This chapter describes neighbor authentication. Specifically, this chapter describes the neighbor authentication feature as part of a total security plan. This chapter describes what this feature is, how it works, and why you should use it to increase your overall network security.
This chapter does not describe specific configuration information. Specific configuration information can be found in the "Configuring IP Routing Protocols" chapter of the Network Protocols Configuration Guide, Part 1.
This chapter should help you understand neighbor authentication better so that you can effectively use it as a part of your security plan.
When configured, neighbor authentication occurs whenever routing updates are exchanged between neighbor routers. This authentication ensures that a router is receiving reliable routing information from a trusted source.
Without neighbor authentication, unauthorized or deliberately malicious routing updates could compromise the security of your network traffic. A security compromise could occur if an unfriendly party diverts or analyzes your network traffic. For example, an unauthorized router could send a fictitious routing update to convince your router to send traffic to an incorrect destination. This diverted traffic could be analyzed to learn confidential information of your organization, or merely used to disrupt your organization's ability to effectively communicate using the network.
Neighbor authentication can be configured for the following routing protocols:
If you configure a router for neighbor authentication, you also need to configure the neighbor router for neighbor authentication.
When neighbor authentication has been configured on a router, the router authenticates the source of each routing update packet that it receives. This is accomplished by the exchange of an authenticating key (sometimes referred to as a password) that is known to both the sending and the receiving router.
There are two types of neighbor authentication used: plain text authentication and Message Digest Algorithm Version 5 (MD5) authentication. Both forms work in the same way, with the exception that MD5 sends a "message digest" instead of the authenticating key itself. The message digest is created using the key, but the key itself is not sent, preventing it from being read while it is being transmitted. Plain text authentication sends the authenticating key itself over the wire.
The IS-IS routing protocol uses plain text authentication only.
The OSPF and RIP version 2 routing protocols can use either plain text or MD5 authentication.
The BGP routing protocol uses MD5 authentication only.
Each participating neighbor router must share an authenticating key. This key is specified at each router during configuration. Multiple keys can be specified with some protocols; each key must then be identified by a key number.
In general, when a routing update is sent, the following authentication sequence occurs:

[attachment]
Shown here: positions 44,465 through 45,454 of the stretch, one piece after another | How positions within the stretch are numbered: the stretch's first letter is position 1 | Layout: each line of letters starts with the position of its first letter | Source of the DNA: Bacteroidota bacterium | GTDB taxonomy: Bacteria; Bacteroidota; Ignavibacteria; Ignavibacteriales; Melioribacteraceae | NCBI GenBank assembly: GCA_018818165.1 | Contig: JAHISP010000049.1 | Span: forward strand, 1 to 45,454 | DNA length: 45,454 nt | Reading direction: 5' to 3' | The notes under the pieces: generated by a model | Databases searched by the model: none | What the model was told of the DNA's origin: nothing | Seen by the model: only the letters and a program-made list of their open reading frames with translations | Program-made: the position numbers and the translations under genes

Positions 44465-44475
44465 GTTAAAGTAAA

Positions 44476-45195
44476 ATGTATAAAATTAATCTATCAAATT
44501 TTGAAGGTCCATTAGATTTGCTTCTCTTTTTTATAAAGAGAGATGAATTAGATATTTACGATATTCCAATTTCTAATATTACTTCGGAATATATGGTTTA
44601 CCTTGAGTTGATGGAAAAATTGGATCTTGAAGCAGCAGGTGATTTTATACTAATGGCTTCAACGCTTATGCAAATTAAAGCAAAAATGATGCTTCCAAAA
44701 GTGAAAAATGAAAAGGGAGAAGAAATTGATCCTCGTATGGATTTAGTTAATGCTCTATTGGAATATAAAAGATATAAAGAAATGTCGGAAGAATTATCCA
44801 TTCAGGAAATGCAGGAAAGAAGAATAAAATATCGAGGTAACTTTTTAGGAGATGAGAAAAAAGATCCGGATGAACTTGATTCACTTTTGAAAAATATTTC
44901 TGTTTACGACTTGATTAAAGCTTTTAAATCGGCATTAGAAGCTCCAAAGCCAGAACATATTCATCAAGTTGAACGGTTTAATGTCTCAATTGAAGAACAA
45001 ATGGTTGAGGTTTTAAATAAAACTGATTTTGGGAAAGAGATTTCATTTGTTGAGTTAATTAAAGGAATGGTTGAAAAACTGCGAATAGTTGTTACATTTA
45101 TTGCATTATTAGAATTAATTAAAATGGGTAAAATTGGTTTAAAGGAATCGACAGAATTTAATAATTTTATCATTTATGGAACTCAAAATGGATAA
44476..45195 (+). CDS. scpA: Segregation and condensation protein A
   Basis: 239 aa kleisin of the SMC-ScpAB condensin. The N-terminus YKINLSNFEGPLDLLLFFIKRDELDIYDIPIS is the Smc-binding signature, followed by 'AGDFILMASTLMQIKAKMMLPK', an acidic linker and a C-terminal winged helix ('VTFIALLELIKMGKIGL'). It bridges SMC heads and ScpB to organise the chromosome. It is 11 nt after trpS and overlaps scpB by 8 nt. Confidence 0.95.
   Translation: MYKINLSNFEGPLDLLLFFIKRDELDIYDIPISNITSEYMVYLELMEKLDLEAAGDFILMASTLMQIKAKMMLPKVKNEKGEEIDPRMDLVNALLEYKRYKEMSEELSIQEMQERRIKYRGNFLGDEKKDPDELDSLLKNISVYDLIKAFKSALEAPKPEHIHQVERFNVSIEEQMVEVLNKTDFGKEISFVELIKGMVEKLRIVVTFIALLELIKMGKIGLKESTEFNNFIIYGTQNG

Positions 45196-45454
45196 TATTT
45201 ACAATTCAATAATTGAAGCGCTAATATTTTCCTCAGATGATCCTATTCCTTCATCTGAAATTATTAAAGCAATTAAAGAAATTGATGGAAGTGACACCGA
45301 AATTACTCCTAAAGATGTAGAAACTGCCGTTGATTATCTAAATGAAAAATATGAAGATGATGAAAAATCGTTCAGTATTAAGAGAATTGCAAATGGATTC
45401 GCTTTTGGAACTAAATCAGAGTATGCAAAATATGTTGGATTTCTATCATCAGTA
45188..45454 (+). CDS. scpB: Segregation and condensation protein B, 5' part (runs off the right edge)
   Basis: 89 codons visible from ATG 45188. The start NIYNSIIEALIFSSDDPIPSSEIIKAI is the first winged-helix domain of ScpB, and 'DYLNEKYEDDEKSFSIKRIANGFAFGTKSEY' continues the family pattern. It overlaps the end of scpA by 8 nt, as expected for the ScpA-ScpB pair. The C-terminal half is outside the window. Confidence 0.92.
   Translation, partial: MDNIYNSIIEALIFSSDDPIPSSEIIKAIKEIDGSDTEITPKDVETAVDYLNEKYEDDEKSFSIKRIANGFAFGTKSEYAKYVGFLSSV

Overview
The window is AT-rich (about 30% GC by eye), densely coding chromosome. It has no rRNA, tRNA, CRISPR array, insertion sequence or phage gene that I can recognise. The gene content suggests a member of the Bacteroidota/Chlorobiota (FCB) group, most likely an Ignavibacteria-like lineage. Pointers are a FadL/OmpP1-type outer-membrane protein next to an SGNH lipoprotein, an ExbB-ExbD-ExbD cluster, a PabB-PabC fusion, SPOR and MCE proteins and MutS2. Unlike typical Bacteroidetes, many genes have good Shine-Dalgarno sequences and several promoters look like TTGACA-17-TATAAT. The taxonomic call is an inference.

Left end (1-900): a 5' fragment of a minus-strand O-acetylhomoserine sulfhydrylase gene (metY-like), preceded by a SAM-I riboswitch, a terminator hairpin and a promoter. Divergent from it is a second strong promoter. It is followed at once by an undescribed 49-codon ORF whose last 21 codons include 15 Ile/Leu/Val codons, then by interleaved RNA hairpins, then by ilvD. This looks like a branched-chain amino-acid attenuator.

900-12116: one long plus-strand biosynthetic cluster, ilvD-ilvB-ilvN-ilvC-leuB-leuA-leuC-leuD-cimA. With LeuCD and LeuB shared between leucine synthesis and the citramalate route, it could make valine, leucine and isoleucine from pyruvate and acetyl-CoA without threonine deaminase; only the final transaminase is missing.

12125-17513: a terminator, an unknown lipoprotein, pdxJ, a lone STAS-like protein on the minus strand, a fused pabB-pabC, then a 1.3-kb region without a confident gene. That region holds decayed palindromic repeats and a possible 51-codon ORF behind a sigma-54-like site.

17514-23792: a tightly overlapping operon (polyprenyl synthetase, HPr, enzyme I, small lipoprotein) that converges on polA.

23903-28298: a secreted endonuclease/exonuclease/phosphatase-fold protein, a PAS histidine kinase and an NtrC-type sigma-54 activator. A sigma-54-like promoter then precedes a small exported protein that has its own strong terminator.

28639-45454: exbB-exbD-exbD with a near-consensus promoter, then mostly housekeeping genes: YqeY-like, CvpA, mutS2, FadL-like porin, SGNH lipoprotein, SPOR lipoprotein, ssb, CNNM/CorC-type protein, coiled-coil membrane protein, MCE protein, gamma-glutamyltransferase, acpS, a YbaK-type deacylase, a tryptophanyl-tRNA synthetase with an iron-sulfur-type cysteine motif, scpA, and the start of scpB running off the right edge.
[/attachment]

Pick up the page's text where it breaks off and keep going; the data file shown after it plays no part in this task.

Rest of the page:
Step 1 A router sends a routing update with a key and the corresponding key number to the neighbor router. In protocols that can have only one key, the key number is always zero.
Step 2 The receiving (neighbor) router checks the received key against the same key stored in its own memory.
Step 3 If the two keys match, the receiving router accepts the routing update packet. If the two keys did not match, the routing update packet is rejected.
MD5 authentication works similarly to plain text authentication, except that the key is never sent over the wire. Instead, the router uses the MD5 algorithm to produce a "message digest" of the key (also called a "hash"). The message digest is then sent instead of the key itself. This ensures that nobody can eavesdrop on the line and learn keys during transmission.
The RIP version 2 routing protocol offers the additional function of managing keys by using key chains. When you configure a RIP version 2 key chain, you specify a series of keys with lifetimes, and the Cisco IOS software rotates through each of these keys. This decreases the likelihood that keys will be compromised.
Each key definition within the key chain must specify a time interval for which that key will be activated (its "lifetime"). Then, during a given key's lifetime, routing update packets are sent with this activated key. Keys cannot be used during time periods for which they are not activated. Therefore, it is recommended that for a given key chain, key activation times overlap to avoid any period of time for which no key is activated. If a time period occurs during which no key is activated, neighbor authentication cannot occur, and therefore routing updates will fail.
Multiple key chains can be specified.
Note that the router needs to know the time to be able to rotate through keys in synchronization with the other participating routers, so that all routers are using the same key at the same moment. Refer to the Network Time Protocol (NTP) and calendar commands in the "Managing the System" chapter of the Configuration Fundamentals Configuration Guide for information about configuring time at your router.
Refer to the "Configuring IP Routing Protocols" chapter of the Network Protocols Configuration Guide, Part 1 for specific information about configuring neighbor authentication.